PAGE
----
Arduino is an open source microcontroller system. The system is designed to be easy to learn, easy to use, flexible, and fast to develop with. Microcontrollers are little computers that do specific jobs, such as taking input from switches and sensors and then deciding whether to turn on a light or ring a bell. They're widely used in portable devices, including the types you might want to use in a wireless sensor network. Here is how the Arduino project describes itself on its website:
Arduino can sense the environment by receiving input from a variety of sensors and can affect its surroundings by controlling lights, motors, and other actuators. The micro-controller on the board is programmed using the Arduino programming language (based on Wiring) and the Arduino development environment (based on Processing). Arduino projects can be stand-alone or they can communicate with software running on a computer (e.g., Flash, Processing, MaxMSP).
You can build the boards by hand or purchase them preassembled; you can download the software for free.
External microcontrollers bring several important advantages to a wireless project, including:
While the basic XBee radios can be a source of sensor data or a trigger for local output, they cannot be programmed to perform logical information processing. If your sensor or device needs local decision-making, you will almost certainly want to add a microcontroller to handle those processes.
Additional input/output lines
Series 2 XBee hardware comes with 10 digital input/output lines, four of which can be configured for analog (variable) input. While using an XBee, you can configure the basic Arduino to use up to 17 digital input/output lines, six of which can take analog input while six others offer hardware support for analog output. If you have extensive input or output needs, an external microcontroller may be just the thing.
It is generally much easier to deploy and test a solution using a simple, high-level development system like Arduino. Even if you just want to do simple input/output on the XBee module, adding an external microcontroller will probably save you time as you try out your initial idea. If everything pans out, you can always slim your project down later.
Lots of connection options
With the help of an Arduino, your XBee can drive large motors, interact with GPS modules, drive LCD display screens, store data in local memory banks, and interact directly with the Internet via WiFi or your mobile phone. Working together, the possibilities are limitless.
Here is how to get ready to work with the Arduino microcontroller system.
Downloading the software
To program the Arduino, use an open source application that runs on your computer. The application is known as the IDE (or integrated development environment) and you can download it for free directly from the Arduino website's software area. There are versions available for Macintosh, Windows, and Linux. Download the appropriate version for your computer. You will find a basic guide to getting started at http://arduino.cc/en/Guide/HomePage.
Using the Arduino IDE
The Arduino IDE is split into three areas. The blue area at the top of the window features a toolbar of buttons that control program behavior. The white area in the middle is where you enter and modify code. The black section at the bottom of the window is where status messages appear, and where you should look for error messages that can help you debug your code.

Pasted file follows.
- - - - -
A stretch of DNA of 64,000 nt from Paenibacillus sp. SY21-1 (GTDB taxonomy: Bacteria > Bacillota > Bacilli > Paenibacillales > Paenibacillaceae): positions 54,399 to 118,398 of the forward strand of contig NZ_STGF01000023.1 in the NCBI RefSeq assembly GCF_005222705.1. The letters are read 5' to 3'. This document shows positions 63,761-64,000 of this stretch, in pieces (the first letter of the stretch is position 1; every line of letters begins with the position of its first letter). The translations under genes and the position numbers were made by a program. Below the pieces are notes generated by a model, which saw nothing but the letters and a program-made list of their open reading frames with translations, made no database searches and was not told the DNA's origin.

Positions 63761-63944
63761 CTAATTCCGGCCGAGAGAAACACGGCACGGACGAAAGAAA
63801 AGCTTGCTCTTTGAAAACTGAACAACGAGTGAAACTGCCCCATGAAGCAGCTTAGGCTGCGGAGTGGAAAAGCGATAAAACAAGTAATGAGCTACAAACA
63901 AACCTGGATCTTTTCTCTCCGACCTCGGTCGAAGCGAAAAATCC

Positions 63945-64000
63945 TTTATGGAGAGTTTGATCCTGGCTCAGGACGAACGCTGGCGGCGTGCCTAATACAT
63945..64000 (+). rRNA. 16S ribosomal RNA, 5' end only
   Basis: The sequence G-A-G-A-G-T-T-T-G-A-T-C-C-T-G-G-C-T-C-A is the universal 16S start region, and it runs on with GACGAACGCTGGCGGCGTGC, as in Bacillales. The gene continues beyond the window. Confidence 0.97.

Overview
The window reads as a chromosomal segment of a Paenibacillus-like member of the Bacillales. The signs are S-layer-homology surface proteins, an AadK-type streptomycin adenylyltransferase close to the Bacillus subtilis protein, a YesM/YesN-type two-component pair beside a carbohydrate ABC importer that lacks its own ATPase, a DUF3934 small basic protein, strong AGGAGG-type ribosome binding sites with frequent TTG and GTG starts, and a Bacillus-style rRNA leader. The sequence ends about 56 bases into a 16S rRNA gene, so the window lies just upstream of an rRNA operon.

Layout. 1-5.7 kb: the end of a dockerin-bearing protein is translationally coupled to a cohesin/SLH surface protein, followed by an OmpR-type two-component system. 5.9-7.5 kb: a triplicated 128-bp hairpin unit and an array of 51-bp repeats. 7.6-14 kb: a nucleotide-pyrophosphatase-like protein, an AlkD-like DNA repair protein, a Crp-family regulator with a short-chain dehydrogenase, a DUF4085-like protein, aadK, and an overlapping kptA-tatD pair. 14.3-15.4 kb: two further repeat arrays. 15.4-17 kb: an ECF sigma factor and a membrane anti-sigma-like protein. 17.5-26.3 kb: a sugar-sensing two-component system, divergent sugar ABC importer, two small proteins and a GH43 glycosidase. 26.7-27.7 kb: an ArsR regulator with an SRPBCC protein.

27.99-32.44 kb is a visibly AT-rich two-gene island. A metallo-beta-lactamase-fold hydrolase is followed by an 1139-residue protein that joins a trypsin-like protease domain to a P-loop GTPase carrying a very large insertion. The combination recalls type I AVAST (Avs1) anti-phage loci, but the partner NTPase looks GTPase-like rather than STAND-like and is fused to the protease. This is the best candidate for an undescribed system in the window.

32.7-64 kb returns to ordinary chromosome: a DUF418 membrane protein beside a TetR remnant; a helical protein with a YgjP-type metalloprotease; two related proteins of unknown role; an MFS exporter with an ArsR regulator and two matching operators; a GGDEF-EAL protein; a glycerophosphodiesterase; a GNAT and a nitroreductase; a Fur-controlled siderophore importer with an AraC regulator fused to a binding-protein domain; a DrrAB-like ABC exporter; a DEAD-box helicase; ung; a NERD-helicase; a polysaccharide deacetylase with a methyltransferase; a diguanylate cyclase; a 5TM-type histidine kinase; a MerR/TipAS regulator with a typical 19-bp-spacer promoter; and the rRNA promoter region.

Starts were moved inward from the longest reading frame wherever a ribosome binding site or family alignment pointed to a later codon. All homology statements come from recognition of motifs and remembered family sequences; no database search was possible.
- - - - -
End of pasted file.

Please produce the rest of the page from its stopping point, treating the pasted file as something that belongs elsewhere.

As described in the online Arduino guide, the toolbar buttons perform the following functions:
Selecting the board and port
To connect to your Arduino board, you must plug it into your computer using a USB A-to-B-style cable. Next, select the model of your Arduino board from the Board menu. Finally, select your serial port from the Serial menu. On Windows computers, the serial port will be one of the COM ports. On Macintosh, the serial port will have a name that includes
usbserial, followed by some identifying letters and numbers. Once you've selected your board type and port, you're ready to do some programming!
The Arduino language is based on C/C++ and as such it shares a specific set of structures that have been simplified for people new to programming. A simple program might look something like this:
A basic program begins with statements that declare the names, types, and initial values for named containers that are used throughout the program, also known as global variables. Next comes a section that begins with
void setup(). Everything between the curly braces for this section is code that runs only once, right after the Arduino is powered up or reset. Typically this section contains procedures that get the Arduino board ready to do its work, like initializing pins, setting up serial ports, and anything else that needs to happen only once, on startup. Finally, there's a section that starts with
void loop(). The code contained in the loop section, between its curly braces, runs constantly. In the example above, this code will turn on an LED light, wait a moment, then turn it off and wait a moment. That's one blink of a blinking light. As soon as the first blink is complete, the loop code runs again, meaning the light will blink on and off indefinitely. Sometimes there will be other sections following the loop. These describe additional functions that are typically called from the main loop, but also could be called from setup or by each other.
For full information on getting started with Arduino programming, take a look at the longer explanation at http://arduino.cc/en/Tutorial/Foundations and the many examples that can be downloaded from http://arduino.cc/en/Tutorial/HomePage. You will find the complete language reference at http://arduino.cc/en/Reference/HomePage. These resources are also available from the Help menu in the Arduino IDE.